In addition, Visual Studio has a really amazing built-in capability that we've so far failed to replicate in printed books. It can scroll sideways. These esteemed developers often prefer to have four or more space character wide tabs to make it easy to read the code on screen (the Visual Studio default is four). By the time you are inside a couple of if statements, a try/catch, and a lambda statement, you're off the page in a book. Two spaces is plenty in a printed document (where we have to replace the tabs with spaces anyway), but I've never yet persuaded a developer to change the settings.
And now Microsoft mandates that we have to use the same colors for the text in listings as it appears in Visual Studio (I guess to make it look more realistic, or at least more familiar). The old trick of copying the code into Notepad, editing it, and then pasting it into the document no longer works. But copying it directly from the Visual Studio editor into a document is painful because it insists on setting the font, style, margins, and other stuff when I just want to copy the colors. Yet if I do Paste | Special | Unformatted Text in Word, I lose the colors.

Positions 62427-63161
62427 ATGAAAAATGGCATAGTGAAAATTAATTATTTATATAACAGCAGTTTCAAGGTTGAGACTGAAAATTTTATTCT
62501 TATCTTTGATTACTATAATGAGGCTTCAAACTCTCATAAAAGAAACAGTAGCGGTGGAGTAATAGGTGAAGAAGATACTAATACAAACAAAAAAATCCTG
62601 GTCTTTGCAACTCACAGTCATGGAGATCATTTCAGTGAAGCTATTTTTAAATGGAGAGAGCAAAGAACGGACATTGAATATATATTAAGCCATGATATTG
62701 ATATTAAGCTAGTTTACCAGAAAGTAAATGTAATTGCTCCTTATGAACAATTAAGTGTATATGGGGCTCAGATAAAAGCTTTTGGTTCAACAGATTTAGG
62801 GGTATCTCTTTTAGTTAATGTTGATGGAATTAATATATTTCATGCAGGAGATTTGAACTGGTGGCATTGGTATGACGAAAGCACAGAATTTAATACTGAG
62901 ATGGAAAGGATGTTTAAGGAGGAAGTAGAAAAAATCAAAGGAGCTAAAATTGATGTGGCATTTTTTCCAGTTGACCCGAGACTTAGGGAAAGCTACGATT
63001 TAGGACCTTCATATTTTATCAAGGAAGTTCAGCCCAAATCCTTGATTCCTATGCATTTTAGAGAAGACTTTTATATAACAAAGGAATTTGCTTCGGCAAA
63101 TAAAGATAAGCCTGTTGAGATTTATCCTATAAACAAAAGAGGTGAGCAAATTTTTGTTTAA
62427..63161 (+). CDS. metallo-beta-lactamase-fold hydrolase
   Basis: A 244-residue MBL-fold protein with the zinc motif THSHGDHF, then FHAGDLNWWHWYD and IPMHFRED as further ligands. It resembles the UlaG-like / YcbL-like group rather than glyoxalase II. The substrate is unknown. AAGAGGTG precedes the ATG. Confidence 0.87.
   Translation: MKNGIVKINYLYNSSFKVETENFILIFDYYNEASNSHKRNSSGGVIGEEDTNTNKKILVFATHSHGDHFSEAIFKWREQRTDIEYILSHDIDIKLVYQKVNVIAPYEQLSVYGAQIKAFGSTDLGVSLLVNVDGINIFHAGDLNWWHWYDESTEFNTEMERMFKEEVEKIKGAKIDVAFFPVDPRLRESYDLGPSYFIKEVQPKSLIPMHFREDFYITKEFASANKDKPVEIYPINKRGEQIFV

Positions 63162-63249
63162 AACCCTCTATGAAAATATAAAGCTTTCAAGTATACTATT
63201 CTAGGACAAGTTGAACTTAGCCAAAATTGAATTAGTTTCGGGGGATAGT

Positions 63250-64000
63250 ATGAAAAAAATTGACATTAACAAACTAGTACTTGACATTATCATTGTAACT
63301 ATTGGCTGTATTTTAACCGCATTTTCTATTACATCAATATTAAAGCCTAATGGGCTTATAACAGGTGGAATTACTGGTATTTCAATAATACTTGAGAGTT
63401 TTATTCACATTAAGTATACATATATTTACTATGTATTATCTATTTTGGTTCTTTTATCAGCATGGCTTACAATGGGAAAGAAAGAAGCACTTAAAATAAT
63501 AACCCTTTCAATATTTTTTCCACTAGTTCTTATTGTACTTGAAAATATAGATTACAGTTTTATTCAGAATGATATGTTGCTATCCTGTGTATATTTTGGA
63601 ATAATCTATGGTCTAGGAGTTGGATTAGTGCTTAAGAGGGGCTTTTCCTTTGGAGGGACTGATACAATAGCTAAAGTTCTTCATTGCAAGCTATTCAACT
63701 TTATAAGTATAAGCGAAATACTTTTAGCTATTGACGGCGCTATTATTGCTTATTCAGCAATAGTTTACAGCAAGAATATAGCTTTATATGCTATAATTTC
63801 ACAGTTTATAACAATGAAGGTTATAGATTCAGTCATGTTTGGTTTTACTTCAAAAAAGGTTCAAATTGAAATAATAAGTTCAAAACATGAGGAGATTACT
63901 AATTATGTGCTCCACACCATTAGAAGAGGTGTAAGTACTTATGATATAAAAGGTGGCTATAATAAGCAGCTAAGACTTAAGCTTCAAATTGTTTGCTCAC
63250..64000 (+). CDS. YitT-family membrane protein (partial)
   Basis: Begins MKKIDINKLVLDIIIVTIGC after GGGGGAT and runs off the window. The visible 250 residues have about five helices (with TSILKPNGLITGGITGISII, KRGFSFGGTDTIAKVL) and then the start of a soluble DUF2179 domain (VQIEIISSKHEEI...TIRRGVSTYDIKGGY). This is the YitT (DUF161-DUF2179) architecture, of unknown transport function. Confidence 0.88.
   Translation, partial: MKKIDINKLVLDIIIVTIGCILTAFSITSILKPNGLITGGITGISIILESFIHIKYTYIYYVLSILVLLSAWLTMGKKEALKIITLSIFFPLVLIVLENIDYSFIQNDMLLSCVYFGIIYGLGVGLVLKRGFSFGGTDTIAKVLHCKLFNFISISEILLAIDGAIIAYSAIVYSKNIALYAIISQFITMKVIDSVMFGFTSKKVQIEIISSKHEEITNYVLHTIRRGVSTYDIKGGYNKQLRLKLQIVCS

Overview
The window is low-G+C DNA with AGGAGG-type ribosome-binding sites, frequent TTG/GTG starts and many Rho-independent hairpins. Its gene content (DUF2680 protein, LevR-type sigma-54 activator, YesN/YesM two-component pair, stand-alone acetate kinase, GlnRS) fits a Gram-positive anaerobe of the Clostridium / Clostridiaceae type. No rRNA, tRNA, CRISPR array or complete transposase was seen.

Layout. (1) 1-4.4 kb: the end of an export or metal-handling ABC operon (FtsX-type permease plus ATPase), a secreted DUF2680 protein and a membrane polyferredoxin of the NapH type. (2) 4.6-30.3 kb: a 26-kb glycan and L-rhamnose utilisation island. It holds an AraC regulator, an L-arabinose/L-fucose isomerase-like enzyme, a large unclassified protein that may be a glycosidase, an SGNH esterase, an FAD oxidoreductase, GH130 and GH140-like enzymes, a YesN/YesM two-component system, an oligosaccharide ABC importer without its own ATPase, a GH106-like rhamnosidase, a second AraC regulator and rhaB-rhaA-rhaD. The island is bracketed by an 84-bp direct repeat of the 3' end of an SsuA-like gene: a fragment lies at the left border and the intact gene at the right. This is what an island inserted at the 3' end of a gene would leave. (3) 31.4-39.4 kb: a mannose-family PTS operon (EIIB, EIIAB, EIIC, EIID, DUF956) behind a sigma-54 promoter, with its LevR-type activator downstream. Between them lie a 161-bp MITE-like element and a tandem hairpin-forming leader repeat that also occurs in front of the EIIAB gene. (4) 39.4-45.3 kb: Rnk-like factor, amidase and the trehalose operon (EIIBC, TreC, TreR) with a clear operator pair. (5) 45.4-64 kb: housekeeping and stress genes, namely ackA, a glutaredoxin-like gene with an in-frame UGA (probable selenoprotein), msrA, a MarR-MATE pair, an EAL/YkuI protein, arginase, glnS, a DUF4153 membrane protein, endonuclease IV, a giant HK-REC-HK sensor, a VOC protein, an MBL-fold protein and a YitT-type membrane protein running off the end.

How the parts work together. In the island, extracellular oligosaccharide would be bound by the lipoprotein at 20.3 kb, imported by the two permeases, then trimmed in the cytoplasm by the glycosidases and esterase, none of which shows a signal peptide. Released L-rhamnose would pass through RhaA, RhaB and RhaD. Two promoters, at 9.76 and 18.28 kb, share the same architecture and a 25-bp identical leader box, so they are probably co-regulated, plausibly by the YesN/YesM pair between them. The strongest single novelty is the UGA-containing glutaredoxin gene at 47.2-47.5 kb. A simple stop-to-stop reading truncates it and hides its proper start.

And then, when I finally get the code into the document, I need to describe how it works. Do I dump the entire code for a class into a single code section and describe it at the start, or at the end? If the code is a hundred lines or more (not unusual), the reader will find it cumbersome to relate parts of what is likely to be a long descriptive section to the actual code listing. I can break the class down into separate methods and describe each one separately, but often these listings are so long that I have the same problem.